Court Bets on Defendant in Gambling Text Dispute on DNC Grounds, but Holds Door Open for ATDS Claims

TCPA Connect

Texts purportedly designed to “promote gambling” do not constitute marketing or advertising for purposes of the Telephone Consumer Protection Act (TCPA), an Alabama federal court has ruled.

James Underwood sued Cygnal, alleging the company sent him two unsolicited robotext messages asking him to fill out a survey despite his entry of his phone number on the National Do Not Call Registry.

On April 20, 2021, Cygnal sent a text message stating, “AL is facing big choices, and folks across the state are speaking out. Make your voice heard today,” with a link included. The next day, Cygnal sent another text message stating, “Your input about AL’s future is still needed. Don’t miss this chance to share your opinions,” with a link.

The link provided in each text directed the recipient to a voter survey about the recipient’s feelings toward legalizing certain types of gambling in Alabama, the recipient’s knowledge and impression of certain gaming organizations and locations, and, specifically, the recipient’s opinion of the Poarch Band of Creek Indians.

People who took the survey were paid for their participation in coupons and “other financial rewards.”

Underwood claimed that the messages violated both the TCPA and the TCPA’s Do Not Call (DNC) provisions. Cygnal moved to dismiss.

U.S. District Court Judge Annemarie Carney Axon rejected Cygnal’s argument that Underwood lacked standing to bring suit. And though she granted the motion to dismiss on the Do Not Call Rule claim, Judge Axon denied the motion to dismiss with respect to the TCPA claim.

Underwood sufficiently stated a claim because he provided more than a conclusory allegation that Cygnal used a random or sequential number generator, she said.

“Here, Mr. Underwood alleges that he received two text messages from a number with which he had no connection, and the content of the texts were not specifically targeted to him,” she wrote. “This is sufficient to support a plausible inference that Cygnal used an automatic telephone dialing system.”

Cygnal had greater success with respect to Underwood’s claim under the Do Not Call Rule, arguing that the text messages did not constitute telemarketing or a telephone solicitation, which the Federal Communications Commission defines as “the initiation of a telephone call or message for the purpose of encouraging the purchase or rental of, or investment in, property, goods, or services, which is transmitted to any person” unless the recipient gave “prior express invitation or permission.”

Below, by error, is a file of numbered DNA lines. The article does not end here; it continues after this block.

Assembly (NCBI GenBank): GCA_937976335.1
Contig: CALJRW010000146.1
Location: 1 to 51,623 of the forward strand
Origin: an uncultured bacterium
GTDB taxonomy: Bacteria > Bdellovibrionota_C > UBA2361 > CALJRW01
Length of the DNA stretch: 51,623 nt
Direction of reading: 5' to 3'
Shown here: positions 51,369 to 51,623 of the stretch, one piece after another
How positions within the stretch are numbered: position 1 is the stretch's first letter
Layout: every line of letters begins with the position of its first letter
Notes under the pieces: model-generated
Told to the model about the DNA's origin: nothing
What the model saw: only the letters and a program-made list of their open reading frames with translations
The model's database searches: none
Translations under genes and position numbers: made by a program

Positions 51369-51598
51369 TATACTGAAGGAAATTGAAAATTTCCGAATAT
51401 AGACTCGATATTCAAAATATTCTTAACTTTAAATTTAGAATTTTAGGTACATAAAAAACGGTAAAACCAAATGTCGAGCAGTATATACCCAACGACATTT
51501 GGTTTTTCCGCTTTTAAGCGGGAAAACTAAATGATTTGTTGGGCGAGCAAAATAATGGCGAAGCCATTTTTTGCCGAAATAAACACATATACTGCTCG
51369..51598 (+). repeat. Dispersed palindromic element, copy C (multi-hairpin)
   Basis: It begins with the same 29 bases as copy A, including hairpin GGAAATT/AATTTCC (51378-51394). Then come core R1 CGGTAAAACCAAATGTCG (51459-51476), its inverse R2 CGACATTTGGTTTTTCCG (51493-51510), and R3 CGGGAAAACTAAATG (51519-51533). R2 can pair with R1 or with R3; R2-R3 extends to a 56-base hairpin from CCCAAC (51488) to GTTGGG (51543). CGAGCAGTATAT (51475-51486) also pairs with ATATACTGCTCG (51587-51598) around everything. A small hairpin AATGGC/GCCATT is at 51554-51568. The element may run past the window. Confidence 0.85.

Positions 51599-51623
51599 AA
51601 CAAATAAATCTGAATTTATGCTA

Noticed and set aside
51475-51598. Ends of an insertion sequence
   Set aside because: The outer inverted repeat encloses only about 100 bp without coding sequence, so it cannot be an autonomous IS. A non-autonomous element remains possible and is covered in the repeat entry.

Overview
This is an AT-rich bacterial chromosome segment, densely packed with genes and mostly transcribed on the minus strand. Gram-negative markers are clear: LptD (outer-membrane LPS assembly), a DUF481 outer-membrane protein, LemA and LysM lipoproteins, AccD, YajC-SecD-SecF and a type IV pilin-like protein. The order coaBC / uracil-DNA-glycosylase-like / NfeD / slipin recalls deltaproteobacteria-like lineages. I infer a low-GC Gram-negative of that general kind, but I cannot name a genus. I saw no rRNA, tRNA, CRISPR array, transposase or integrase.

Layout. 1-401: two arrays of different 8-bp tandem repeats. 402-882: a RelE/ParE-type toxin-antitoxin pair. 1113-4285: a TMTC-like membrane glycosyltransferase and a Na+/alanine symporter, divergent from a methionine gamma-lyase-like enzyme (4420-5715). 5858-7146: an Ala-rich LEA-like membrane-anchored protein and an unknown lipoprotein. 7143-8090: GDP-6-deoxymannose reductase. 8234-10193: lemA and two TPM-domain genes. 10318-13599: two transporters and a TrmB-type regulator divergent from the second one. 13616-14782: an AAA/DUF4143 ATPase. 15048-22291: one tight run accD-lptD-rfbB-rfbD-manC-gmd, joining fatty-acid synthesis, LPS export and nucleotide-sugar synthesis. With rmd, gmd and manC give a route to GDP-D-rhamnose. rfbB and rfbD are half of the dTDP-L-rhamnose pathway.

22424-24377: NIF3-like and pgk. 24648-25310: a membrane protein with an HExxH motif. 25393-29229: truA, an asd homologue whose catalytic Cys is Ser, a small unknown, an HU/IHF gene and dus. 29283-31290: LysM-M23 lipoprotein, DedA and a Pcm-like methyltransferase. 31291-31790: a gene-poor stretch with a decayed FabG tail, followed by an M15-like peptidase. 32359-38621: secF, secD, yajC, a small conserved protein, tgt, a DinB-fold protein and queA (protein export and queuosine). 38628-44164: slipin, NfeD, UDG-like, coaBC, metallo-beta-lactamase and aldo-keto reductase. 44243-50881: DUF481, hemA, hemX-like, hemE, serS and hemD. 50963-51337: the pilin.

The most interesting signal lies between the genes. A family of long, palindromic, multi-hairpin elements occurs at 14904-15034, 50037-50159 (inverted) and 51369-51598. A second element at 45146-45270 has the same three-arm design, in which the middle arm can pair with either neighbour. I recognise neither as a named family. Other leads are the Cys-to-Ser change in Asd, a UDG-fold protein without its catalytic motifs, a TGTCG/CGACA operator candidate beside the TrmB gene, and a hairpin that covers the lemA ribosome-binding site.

Underwood took the position that the purpose of the text messages was to promote gambling in Alabama.

“But even accepting as true Mr. Underwood’s allegation that the underlying purpose of the texts was to ‘predispose the recipients favorably toward the Poarch Band of Creek Indians’ and casino gambling, attempting to sway the recipient in favor of an entity or a practice is not ‘encouraging the purchase or rental of, or investment in, property, goods, or services,’” Judge Axon said. “Mr. Underwood therefore has not adequately alleged an essential element of his claim that the text messages violated the Do Not Call Rule.”

The court granted the defendant’s motion to dismiss on the Do Not Call Rule claim but allowed the case to proceed on the TCPA violation.

To read the memorandum opinion in Underwood v. IFA Holdings, LLC, click here.

Why it matters: The split decision provides a reminder that not all ATDS claims are dead on arrival post-Facebook, particularly claims involving allegations of non-targeted messages. At the same time, the court’s determination that survey messages are not telemarketing or solicitation, even where a coupon or financial incentive is provided, adds to the growing body of authority grappling with the classification of survey messages.

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